Why Pennyworth should be your next box set
Ivan Radford | On 26, Oct 2019
When is a Batman prequel not a Batman prequel? When DC decides to make a series about his loyal butler, Alfred Pennyworth. It’s an unexpected, unnecessary addition to the Dark Knight’s televisual canon, which doesn’t offer much fresh insight to the Caped Crusader’s back-story or impact the comics in any notable way. What is does do, however, is offer some top-notch spy thrills with a suave attitude, slick pacing and hugely enjoyable performances.
When Epix gave the green light to the Warner project, which hails from the same creators as Fox’s Gotham (Bruno Heller and Danny Cannon), the Pennyworth name was no doubt meant to add brand recognition, with Bruce’s dad, Thomas Wayne, also making an appearance. What the name actually does is threaten to weigh down the whole thing, as you keep an eye out for the odd mention of Batman characters and other DC fan service. As the first season unfolds, though, it soon becomes clear that the series isn’t interested in that all.
Alfred, when we meet him, is in his 20s, a former British SAS soldier who is trying to start over by launching his own security firm. As a stepping stone, he works in a nightclub as a bouncer – a gig that leads him to cross paths with Thomas Wayne (Ben Aldridge), a customer, and Esme (Emma Corrin), a dancer.
Both of them prove key figures in Alfie’s life. Wayne soon hires him to carry out some shadier work, roping him into a gang war between The Ravens and The No Name League – two secret societies trying to direct the future of the country (the former by toppling the government, the latter by saving it from the former). Esme, meanwhile, accepts his offer of a date and the pair fall in love.
What ensues is a tale of espionage and romance that inevitably sees them cross paths in ever twisting ways. Those ways don’t always work as well as you might like, particularly when it comes to the treatment of Esme, and some characters are a little too cartoonish – the fantastic Paloma Faith steals whole scenes as the warped villain Bet Sykes, but her litany of quirks and violent passions are a little too overdone to convince. The back-and-forth between the two groups, from Anna Chancellor’s highfaluting doctor to Jason Flemyng’s aristocrat with a nose for trouble, can become a little repetitive, and you can’t help but wonder why Martha Kane (a brilliantly sassy Emma Paetz) is more interested in Alfie than Thomas.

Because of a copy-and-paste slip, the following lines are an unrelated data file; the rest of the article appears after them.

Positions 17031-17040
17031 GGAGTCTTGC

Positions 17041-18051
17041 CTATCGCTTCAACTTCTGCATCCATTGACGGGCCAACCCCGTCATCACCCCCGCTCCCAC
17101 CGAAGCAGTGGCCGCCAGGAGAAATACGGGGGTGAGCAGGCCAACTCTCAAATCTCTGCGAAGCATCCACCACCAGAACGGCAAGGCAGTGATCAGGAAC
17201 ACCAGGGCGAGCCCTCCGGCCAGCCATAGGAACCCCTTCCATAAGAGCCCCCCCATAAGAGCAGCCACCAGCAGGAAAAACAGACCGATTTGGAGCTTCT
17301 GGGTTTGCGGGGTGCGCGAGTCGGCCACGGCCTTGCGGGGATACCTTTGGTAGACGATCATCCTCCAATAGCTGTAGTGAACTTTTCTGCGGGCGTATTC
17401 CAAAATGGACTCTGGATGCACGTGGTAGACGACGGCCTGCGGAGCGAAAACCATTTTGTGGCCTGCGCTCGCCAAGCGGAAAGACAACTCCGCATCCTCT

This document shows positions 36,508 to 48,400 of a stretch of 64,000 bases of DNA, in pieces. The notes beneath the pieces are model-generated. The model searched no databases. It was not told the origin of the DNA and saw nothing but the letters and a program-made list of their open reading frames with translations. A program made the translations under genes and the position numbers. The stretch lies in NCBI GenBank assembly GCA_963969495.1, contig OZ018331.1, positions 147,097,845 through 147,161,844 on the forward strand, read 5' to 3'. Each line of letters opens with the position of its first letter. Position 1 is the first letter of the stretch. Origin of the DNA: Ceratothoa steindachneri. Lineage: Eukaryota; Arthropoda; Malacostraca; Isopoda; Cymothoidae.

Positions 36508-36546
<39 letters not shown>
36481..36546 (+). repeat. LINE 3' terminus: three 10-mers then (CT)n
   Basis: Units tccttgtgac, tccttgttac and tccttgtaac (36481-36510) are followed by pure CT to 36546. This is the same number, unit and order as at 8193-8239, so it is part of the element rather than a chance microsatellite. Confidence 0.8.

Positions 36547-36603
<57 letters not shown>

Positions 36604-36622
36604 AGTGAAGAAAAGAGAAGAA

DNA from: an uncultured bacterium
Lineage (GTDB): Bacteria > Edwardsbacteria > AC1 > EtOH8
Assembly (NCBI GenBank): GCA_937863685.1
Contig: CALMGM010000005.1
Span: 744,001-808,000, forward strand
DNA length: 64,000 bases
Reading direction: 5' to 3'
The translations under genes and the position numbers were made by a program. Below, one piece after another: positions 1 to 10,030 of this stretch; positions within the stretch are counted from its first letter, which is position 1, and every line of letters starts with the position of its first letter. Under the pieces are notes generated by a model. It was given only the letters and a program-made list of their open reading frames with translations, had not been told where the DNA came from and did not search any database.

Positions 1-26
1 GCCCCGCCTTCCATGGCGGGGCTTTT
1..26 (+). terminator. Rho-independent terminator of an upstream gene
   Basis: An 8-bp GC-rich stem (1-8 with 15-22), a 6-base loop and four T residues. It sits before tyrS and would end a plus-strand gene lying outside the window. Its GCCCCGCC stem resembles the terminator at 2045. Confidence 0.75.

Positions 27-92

But all of these quibbles are easily forgotten once the show kicks into gear, and it does that from its very first episode – from the opening credits, designed by Danny Yount, the series oozes confidence, with David E. Russo’s music fusing Sherlock swagger and John Barry pastiche to classy effect.
At the heart of that style is Jack Bannon, who is magnetic as Alfred. Looking cracking in a suit, chatting no-nonsense with a grin and threatening people with a twinkle in his eye, he’s perfectly cast as the former butler. He’s the one thing that benefits from the Batman connection, as he leans into the Michael Caine version of Alfred who won hearts in Christopher Nolan’s Batman trilogy. But it’s more than an impression of a young Alfie, and Bannon finds superb range within those parameters, jumping from cocky cockney to scarred war veteran and finding time for lovestruck teen in between. He’s smartly cut as a mercenary willing to do the dirty and emotionally vulnerable as a man who doesn’t want to carry out violence, but nonetheless finds it unavoidable.
Bannon’s accompanied by an excellent cast, from Aldridge’s do-gooder Wayne (who, for some reason, is spending more time being a spy than he is helping to clean up Gotham City) to Corrin’s heart-warming Esme. Ryan Fletcher and Hainsley Lloyd Bennett provide nice counterparts to Alfie’s leading man command, one a sidekick with a drinking problem and the other a playboy with a calm focus. Dorothy Atkinson (fresh from Mum) is moving as his mother, Mary, while Ian Puleston-Davies brings surprising depth to his dad, Arthur, a butler who disapproves of his relationship with Esme. Danny Webb, meanwhile, brings Guy Ritchie-esque menace to crime lord John Ripper.
You can tell that they’re all having an inordinate amount of fun – even Jessica Ellerby’s The Queen is clearly enjoying herself when she pops up – and that mood is infectious. From the larger-than-life characters to the cool period vibe, Pennyworth is delightfully easy to watch, whether you’re a fan of DC or not. Is it a Batman prequel? No. Does it need to be about his butler? No. Is it entertaining? Absolutely.
Pennyworth: Season 1 and 2 is available on STARZPLAY, as part of a £4.99 monthly subscription.